I’ve written before about these books here and here.

The Cadaver King and the Country Dentist (2018)

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I wrote a review of this one here, so I won’t say much more. If you want to get really pissed off about what “justice” looks like in this country (and you should), this is the book for you.

Neuromancer  (1984)

Neuromancer

Yeah, I know, very late to the party on this one. My college roommate read it and, for some reason, I let it get away from me. Does it hold up? Pretty much, although it’s clearly a product of its time. As a foundational text for cyberpunk it’s something every sci-fi fan and writer should check out. That it continues to tell a gripping story while introducing a lot of ideas we now take for granted is icing on the cake.

Children of Time (2015)

ChildrenofTime

I gushed about this one right after I read it, so check out the details here. Suffice to say, any book that can make you care about the macro evolutionary development of sentient spiders is an achievement.

Dystopia Versus Utopia

I think I was first exposed to dystopia in fifth grade. Not that my fifth grade teacher was some kind of demon or sadist, mind you. But it was around that time that I read for the first time, in quick succession, 1984, Brave New World, and Anthem (not to mention discovered its musical adaptation). There’s something seductive and compelling about dystopias, warnings about how things can go so very wrong. I’ve dived back into them a lot over the years, on the screen and on the page.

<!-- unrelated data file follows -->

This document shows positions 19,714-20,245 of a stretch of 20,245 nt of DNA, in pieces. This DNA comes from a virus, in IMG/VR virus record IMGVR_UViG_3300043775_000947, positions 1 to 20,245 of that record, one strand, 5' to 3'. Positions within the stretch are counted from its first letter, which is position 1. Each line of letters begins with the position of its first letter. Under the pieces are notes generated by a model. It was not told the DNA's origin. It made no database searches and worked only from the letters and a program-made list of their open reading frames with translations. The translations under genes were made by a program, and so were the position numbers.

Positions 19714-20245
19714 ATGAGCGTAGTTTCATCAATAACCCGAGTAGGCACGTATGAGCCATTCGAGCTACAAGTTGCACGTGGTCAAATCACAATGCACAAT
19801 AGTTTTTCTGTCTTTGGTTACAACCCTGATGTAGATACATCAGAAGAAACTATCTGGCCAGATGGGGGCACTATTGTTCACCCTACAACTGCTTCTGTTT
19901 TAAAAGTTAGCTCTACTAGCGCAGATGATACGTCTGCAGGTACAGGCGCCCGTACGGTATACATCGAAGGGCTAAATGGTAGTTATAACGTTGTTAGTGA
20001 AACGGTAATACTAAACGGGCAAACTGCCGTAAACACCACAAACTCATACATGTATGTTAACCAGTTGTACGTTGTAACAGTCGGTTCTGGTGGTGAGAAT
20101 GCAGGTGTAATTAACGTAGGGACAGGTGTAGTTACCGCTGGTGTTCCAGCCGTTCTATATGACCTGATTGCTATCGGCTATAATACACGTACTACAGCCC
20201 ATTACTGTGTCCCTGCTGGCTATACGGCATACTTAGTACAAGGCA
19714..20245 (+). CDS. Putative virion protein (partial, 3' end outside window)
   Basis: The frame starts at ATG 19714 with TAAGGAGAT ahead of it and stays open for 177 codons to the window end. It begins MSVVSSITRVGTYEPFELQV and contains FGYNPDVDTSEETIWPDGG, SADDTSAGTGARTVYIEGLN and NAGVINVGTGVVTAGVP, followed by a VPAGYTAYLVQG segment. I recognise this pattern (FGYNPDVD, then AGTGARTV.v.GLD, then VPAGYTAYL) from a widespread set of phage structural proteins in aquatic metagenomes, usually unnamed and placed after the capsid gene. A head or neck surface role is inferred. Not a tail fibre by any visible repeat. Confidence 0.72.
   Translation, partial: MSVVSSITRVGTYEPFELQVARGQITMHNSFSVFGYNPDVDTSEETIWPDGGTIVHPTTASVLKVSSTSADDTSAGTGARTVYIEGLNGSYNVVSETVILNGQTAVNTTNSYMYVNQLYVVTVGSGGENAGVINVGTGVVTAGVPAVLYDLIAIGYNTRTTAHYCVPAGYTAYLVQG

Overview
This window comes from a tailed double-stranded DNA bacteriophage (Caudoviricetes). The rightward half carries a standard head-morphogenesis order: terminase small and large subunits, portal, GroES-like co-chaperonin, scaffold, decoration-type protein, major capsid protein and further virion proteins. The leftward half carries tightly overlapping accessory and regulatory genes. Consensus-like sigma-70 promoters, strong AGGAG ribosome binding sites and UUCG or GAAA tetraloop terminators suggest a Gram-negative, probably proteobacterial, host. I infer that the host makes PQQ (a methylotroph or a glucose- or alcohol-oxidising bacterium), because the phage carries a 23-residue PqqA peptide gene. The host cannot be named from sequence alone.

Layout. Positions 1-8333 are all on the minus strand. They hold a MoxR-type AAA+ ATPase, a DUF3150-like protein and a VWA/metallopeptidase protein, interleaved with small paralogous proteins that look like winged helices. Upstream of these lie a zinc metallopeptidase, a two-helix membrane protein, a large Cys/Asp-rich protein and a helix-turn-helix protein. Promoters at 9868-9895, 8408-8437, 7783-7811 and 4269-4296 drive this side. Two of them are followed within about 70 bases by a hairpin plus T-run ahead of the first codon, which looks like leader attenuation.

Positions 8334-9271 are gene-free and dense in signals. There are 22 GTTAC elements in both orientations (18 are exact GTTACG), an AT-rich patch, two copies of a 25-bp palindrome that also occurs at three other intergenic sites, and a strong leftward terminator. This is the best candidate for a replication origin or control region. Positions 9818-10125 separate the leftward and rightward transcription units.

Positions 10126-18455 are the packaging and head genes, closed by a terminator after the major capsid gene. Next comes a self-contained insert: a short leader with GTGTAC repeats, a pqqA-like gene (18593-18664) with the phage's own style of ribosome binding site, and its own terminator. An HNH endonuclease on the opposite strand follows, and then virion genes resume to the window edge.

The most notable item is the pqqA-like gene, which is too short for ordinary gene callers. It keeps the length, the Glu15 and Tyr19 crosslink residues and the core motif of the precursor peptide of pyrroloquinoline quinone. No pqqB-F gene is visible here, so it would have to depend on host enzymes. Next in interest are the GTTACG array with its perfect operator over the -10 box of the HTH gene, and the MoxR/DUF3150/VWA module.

I’ve had less experience with utopias. I’ve never read the Thomas More work that gave birth to the name, if not the concept. I did read Plato’s Republic in college, but it’s hard to look at that as really being utopic to modern eyes. The other utopian novel I really remember reading is Edward Bellamy’s Looking Backward. Written in 1888, it’s about a guy who sleeps for more than a century and awakes to find it a socialist paradise. Given what had actually happened by the time 2000 rolled around, it was a hilariously out of date prediction.

But I started thinking more about utopias as works of fiction recently after I read Island.

Island

It’s Aldous Huxley’s last novel and a kind of rejoinder to Brave New World. It covers a lot of the same big ideas as the earlier dystopian novel, but in an (allegedly) positive way. There’s a chart in the Wikipedia entry for the book that does a good job of boiling down the comparison:

IslandChart